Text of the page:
Turning it Over!

In Step Three, the word “care” has a lot of meaning to me.  To me, it’s an action word.  A reminder to do my best.  I’m not just handing it over and hitting my can to watch how it all turns out.  Hell no.  I have a big part.  To do my very best.  And then…gulp, let the results be what they are.  Looking back, it’s an evolutionary process.  Step Three means something completely different at eight years sober, than it did at one, three, five years etc.

As for the deity part in Step Three, I spend little time there.  I only have to go out in this great big world and travel a bit, or experience nature.  Yes, there is something bigger than me!  And, really, who am I to say otherwise.  I don’t need to burn energy in any debate beyond that.

“Let go or be dragged” is another description, along the lines of Step Three, that means something to me today.  And, it certainly doesn’t mean give up.  Far from it.  What the phrase means to mean is just to put all my energy into doing my best today.  That’s it!  No looking back.  No looking forward.  No disappointment with whatever the result is or isn’t.

It has definitely been a process that has taken time to fully understand and embrace.  I couldn’t let go at one year sober. I had done Step Three and considered it complete.  Read it, said it and believed it. But looking back, I really had no depth of understanding what this Step really meant.  And, looking back, I still hadn’t let go at even five years sober.  I was still looking back, hoping for a better past.  Or, feeling anxious because I just didn’t know about next year, or the following year.  And, that inner critical voice, still critiquing the minute I finished something.  Picking on the small blemish that didn’t go “as planned”.  Or, where I experienced a flash of fear or shame while engaged in what I was doing.   I would hyper focus on that.  Never allowing myself to step back and realize how well things went overall.  And, if it didn’t go well, forget it! Hours of ruthless and crushing inner dialogue persisted.

Once I truly let go, everything changed.  And it hasn’t left.  Every day just keeps getting better the more I am able to let go.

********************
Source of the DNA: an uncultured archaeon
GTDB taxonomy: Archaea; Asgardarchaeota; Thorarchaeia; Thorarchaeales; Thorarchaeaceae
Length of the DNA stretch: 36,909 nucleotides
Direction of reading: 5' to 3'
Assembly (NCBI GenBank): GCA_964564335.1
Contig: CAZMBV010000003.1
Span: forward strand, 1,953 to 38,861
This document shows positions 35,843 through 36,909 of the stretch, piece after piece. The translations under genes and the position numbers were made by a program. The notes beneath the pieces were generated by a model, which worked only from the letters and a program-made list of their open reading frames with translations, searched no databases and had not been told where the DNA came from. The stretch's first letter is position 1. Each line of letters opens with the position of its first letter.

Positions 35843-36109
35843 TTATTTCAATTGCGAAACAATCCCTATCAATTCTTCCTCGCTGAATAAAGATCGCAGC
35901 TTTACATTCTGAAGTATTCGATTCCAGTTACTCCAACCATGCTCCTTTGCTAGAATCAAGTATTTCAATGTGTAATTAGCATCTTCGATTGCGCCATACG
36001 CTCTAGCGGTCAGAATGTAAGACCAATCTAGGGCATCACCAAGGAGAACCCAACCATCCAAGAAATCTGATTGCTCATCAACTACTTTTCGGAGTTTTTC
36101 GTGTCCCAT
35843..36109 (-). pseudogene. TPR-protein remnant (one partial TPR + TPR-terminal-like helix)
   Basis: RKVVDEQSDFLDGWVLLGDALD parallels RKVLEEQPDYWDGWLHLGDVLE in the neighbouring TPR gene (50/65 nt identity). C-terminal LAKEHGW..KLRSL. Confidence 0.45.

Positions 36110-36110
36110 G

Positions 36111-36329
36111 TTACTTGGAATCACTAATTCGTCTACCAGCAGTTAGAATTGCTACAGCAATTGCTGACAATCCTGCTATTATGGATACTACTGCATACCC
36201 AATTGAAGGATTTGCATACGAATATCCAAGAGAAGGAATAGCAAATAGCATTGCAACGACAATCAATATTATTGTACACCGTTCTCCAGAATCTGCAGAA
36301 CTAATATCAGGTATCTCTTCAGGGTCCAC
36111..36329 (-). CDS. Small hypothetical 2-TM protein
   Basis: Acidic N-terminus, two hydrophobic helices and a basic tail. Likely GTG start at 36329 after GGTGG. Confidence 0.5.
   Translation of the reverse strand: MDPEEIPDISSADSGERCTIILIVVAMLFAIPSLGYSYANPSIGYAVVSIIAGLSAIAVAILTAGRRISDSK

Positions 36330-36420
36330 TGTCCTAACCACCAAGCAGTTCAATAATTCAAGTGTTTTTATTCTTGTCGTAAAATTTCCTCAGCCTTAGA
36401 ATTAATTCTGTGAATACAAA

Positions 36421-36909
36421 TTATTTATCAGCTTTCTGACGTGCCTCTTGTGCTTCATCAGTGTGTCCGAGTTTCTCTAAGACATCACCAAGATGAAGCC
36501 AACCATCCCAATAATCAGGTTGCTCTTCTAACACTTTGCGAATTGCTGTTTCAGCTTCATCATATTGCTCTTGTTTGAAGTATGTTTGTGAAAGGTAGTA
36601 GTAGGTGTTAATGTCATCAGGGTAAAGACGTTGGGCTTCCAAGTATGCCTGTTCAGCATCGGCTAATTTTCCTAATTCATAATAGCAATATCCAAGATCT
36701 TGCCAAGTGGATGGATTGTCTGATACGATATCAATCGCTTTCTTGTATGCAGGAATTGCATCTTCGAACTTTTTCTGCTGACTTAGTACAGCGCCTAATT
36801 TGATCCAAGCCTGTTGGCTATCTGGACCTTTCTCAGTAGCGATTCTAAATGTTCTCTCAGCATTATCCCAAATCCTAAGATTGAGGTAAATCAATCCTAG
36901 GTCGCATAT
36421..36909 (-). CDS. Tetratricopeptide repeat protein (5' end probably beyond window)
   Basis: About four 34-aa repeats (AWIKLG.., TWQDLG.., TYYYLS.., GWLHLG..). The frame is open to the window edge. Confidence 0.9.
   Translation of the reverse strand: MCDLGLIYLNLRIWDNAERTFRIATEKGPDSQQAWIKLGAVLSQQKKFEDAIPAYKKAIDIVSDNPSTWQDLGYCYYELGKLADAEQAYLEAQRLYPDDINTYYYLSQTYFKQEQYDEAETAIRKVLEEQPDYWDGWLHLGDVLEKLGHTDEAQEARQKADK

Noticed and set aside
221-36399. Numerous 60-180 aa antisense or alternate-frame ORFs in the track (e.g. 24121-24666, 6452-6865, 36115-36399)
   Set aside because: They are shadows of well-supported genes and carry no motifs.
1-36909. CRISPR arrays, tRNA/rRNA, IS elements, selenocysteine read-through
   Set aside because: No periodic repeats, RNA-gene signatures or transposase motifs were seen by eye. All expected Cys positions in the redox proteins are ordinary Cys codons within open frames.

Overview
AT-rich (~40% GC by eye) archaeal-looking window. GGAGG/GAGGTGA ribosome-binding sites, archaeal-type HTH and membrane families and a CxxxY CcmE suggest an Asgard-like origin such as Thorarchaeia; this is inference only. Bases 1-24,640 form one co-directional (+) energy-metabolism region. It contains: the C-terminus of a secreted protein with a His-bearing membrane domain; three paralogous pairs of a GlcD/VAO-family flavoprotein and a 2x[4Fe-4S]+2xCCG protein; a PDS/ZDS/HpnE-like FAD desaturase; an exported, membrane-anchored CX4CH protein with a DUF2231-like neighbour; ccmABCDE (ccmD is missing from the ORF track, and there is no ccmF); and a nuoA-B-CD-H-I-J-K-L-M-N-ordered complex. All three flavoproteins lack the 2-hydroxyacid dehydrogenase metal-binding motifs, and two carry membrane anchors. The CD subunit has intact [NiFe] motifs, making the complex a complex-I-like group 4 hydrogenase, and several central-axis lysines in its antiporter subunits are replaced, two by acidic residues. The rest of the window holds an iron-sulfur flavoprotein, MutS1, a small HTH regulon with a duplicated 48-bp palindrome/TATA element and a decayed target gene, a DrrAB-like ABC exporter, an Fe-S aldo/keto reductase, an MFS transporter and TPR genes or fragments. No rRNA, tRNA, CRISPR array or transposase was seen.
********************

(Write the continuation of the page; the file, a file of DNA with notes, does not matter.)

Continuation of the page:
So, if this is what it feels like to have a spiritual awakening, I am all in!

I No Longer Drink, So Why AA?

One thing is for certain, alcoholics never seem to be short on “over thinking” things.  Life presents itself, but to us we want to know if there is just a little more.  Mentally churning the what if’s and where fore’s.  Never satisfied to just accept what is.

I have learned that alcoholism is a fatal illness.  I have also learned (the hard way) that if you’re an alcoholic, and still drinking, things will always get worse…never better!  I had to experience that process of illumination and understanding until the pain and suffering in my life reached a point where I couldn’t take it anymore.

My solution was alcohol.  It was my solution until I drank the value out of drinking.  And then, of course, I had a gorilla size problem to deal with.  When I survived addiction and got sober, the bigger problem that I have had my entire life was still there. good ole life itself!

My program in sobriety is AA.  I don’t go to AA because I have a drinking problem.  No, I took care of that!  I go to AA because I have a sober problem.  And I have had this sober problem for as long as I can remember.  I never fit in.  I always felt uncomfortable in my own skin.  I was never good enough.  People were always judging me, or so I thought.  The list goes on!  Joy was elusive.  Happiness…fleeting!

Learning how to live life on life’s terms has been a challenge.  Learning how to stop fighting everything and everyone has been a challenge.  Learning how to become free from the bondage of self, the stifling self-centeredness that consumes alcoholics, that has been a challenge.  But eight years into my sober journey, I can tell you that it has been that most rewarding experience of my life.

The last two years of my life, in particular, have been incredible.  And it just keeps getting better each day.   it is all due to the fact that I became willing to take a hard look at myself and change.  I never knew I had to change.  Hell, I just thought that I had a drinking problem and I needed to fix that.  Eventually, in this process of becoming truthful and conscious, I could see clearly that all of my problems had one common denominator…ME!

None of these admissions, and then taking corrective actions toward change is easy. In fact, most people don’t. I guess they find it too tough. But for those of us that do make that change, it’s hard to put into words just how great life becomes.

AA is not my life. AA has become my way of life!